8-year-old Kevin McCallister finds himself alone in his family’s massive suburban home when they accidentally leave him home as they look to travel for a Christmas holiday away from home. Kevin thinks he’s in heaven until a couple of bungling burglars decide to break into his home. Instead of hiding in a closet, Kevin draws up plans to defend his home and most likely cripple the burglars in the process. After you watch this movie, make sure to check out the Home Alone episode of Movies That Made Us on Netflix for all the strange details of how this movie got made, and then look up all the YouTube videos of doctors explaining why the Wet Bandits would’ve died after just a couple of Kevin’s devious traps.
7. A Christmas Story – (HBO Max)
Home Alone isn’t the only holiday flick with some wincingly painful moments. A Christmas Story is the simple story of a boy who wants to convince his parents to get him the ultimate Christmas present–a Red Ryder Range 200-Shot BB gun. A Christmas Story is filled with all of the awkward childhood Christmas moments adults will remember, and someone gets their tongue stuck to a metal pole. And when you’re done watching it, make sure to check out the just-released sequel A Christmas Story Christmas, with most of the original cast returning.
8. Krampus – (Peacock)
If you grow up in secular America, your parents probably told you that Santa was watching to get you to behave. In more recent years, they may even have introduced one of the officers from the Santa Clause surveillance state secret police, Elf on a Shelf. What they didn’t warn you about, though, is Krampus, a devilish horned figure who will punish you for your misbehavior rather than rewarding you for being good. When a young boy accidentally summons Krampus to his home on Christmas, his whole family is going to suffer the consequences.
9. A Very Harold & Kumar Christmas – (HBO Max)
Sometimes you don’t want to deal with family on Christmas–you just want to get high and chill out. That’s what A Very Harold & Kumar Christmas is for. Don’t worry about the warm fuzzy feelings that come with holiday spirit, just the warm fuzzy feelings that come from your local dispensary.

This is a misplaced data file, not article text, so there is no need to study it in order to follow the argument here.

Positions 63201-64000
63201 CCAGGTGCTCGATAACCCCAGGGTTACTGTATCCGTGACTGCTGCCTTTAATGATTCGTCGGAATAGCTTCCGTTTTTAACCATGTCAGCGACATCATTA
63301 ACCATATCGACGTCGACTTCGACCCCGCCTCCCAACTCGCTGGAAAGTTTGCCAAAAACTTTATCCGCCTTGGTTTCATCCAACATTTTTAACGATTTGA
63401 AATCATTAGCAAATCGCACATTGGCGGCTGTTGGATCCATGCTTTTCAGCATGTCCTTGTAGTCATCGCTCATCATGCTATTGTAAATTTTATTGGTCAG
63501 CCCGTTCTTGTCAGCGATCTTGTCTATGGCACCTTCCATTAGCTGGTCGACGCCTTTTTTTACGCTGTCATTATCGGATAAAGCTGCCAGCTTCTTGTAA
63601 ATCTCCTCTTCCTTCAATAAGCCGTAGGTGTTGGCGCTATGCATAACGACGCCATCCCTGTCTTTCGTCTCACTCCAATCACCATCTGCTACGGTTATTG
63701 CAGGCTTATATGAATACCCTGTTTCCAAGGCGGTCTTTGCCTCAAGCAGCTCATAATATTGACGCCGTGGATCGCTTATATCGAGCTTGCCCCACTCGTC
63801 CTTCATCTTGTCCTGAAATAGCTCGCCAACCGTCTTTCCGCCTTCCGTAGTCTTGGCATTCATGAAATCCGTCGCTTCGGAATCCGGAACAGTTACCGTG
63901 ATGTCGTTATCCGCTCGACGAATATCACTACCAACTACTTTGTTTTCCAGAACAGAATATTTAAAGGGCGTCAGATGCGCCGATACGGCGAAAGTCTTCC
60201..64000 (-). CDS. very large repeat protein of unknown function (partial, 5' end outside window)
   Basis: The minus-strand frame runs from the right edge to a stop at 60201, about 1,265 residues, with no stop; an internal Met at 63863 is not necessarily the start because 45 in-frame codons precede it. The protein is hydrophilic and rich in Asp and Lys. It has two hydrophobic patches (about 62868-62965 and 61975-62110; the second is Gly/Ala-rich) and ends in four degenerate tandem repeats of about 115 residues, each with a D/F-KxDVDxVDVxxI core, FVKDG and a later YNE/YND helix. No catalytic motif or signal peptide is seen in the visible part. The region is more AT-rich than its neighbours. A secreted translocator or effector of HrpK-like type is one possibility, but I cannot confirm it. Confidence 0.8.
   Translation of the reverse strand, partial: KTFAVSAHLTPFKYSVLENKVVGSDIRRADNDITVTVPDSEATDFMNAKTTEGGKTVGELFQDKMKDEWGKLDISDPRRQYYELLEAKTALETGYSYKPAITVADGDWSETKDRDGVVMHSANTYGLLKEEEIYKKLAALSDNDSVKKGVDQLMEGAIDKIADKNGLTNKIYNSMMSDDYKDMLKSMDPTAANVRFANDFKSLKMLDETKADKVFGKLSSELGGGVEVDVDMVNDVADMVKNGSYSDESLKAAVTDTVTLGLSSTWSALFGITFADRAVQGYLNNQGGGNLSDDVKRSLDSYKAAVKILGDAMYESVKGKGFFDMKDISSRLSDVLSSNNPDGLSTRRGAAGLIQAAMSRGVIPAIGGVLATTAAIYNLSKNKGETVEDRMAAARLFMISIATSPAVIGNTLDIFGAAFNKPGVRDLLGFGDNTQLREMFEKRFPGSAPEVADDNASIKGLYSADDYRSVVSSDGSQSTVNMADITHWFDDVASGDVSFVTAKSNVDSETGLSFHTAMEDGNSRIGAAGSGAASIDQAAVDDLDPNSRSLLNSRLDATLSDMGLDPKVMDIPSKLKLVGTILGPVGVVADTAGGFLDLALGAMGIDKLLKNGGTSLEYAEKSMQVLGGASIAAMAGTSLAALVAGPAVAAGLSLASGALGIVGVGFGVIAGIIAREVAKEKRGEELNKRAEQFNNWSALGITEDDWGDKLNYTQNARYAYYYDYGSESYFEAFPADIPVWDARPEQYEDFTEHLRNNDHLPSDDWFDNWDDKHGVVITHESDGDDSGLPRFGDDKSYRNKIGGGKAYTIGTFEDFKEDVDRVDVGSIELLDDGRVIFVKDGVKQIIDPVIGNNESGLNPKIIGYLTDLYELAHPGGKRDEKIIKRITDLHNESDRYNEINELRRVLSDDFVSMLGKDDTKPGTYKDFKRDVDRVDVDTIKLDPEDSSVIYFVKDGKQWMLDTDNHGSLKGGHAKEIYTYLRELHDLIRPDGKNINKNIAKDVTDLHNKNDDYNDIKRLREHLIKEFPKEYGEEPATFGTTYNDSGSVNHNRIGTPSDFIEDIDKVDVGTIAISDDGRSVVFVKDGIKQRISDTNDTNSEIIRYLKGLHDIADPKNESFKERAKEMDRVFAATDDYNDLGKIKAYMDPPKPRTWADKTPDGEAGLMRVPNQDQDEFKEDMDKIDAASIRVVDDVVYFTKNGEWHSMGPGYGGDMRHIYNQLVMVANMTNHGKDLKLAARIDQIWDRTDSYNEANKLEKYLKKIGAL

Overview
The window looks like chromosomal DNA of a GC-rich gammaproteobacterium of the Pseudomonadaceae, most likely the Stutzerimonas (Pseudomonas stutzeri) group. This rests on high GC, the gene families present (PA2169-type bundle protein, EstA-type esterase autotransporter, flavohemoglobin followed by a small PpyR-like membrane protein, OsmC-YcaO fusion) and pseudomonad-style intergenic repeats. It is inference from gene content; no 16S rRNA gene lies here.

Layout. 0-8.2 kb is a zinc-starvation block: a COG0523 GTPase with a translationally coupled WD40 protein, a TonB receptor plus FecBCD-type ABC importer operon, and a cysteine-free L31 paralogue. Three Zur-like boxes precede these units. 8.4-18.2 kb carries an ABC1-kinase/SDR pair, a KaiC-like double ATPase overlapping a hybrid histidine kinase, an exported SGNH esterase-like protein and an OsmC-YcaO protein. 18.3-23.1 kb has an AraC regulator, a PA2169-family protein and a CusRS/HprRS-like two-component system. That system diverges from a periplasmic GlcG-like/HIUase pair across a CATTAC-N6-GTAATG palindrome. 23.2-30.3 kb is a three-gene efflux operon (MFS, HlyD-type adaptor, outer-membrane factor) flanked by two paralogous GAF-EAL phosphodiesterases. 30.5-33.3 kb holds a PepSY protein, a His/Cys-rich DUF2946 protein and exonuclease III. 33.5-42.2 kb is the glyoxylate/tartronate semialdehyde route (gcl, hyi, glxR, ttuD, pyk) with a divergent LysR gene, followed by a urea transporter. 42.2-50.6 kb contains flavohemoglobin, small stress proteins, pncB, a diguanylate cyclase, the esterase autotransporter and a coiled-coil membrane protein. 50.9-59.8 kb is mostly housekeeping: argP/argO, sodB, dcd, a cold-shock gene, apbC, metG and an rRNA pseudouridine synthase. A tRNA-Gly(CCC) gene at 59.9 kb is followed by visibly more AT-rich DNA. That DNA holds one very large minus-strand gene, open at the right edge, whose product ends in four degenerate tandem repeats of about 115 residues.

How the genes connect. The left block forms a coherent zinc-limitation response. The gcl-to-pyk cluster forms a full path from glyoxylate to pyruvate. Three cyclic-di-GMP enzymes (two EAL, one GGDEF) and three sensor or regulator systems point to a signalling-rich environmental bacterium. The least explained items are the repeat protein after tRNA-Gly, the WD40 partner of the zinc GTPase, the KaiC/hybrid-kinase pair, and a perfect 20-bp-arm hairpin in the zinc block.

10. The Santa Clause – (Disney+)
Everyone knows the classic Christmas rule, “if you kill Santa, you have to take his place.” Tim Allen’s 1994 family comedy puts the Home Improvement star in the big man’s red suit via some suspect legalese and over the course of the next year he grows into the role, quite literally, helping restore his family’s Christmas spirit. The movie spawned a pair of sequels and a new series, all of which you can also watch on Disney+.
11. Miracle on 34th Street – (Disney+)
Much like with Jack Frost, you have two choices here. Unlike Jack Frost, neither of them will traumatize any children. Disney Plus offers both the 1947 original film and the 1994 remake starring Richard Attenborough. Is he Santa Claus, or is he crazy? Unlike so many Christmas movies, Miracle on 34th Street leaves this question more or less up to the viewer to answer.
12. Polar Express – (HBO Max)
CGI is so good these days that we can often mistake it for the real thing–the uncanny valley isn’t nearly as deep or wide as it used to be. When Polar Express came out in 2004, though, things were different. We were only up to the PlayStation 2 and the first Toy Story, and making convincing humans was still pretty much impossible. Polar Express is a fun movie, but it hasn’t aged terribly well–be prepared for lots of dead eyes if you watch this one. Or you could just watch Chip ‘n Dale Rescue Rangers on Disney Plus and let them make fun of it for you.
13. Love Actually – (Peacock)
This 1993 film was once thought of as a romance, but more recent years have reframed it in a very different light. Whichever way you want to watch it, you can have fun! From one perspective it’s a story about an ensemble cast’s romantic lives around Christmas time, which sounds nice. From the other perspective, it’s about a bunch of guys making inappropriate advances toward women they shouldn’t be pursuing and a woman telling a grieving widower to get over his wife the day after her funeral. It’s that or romance.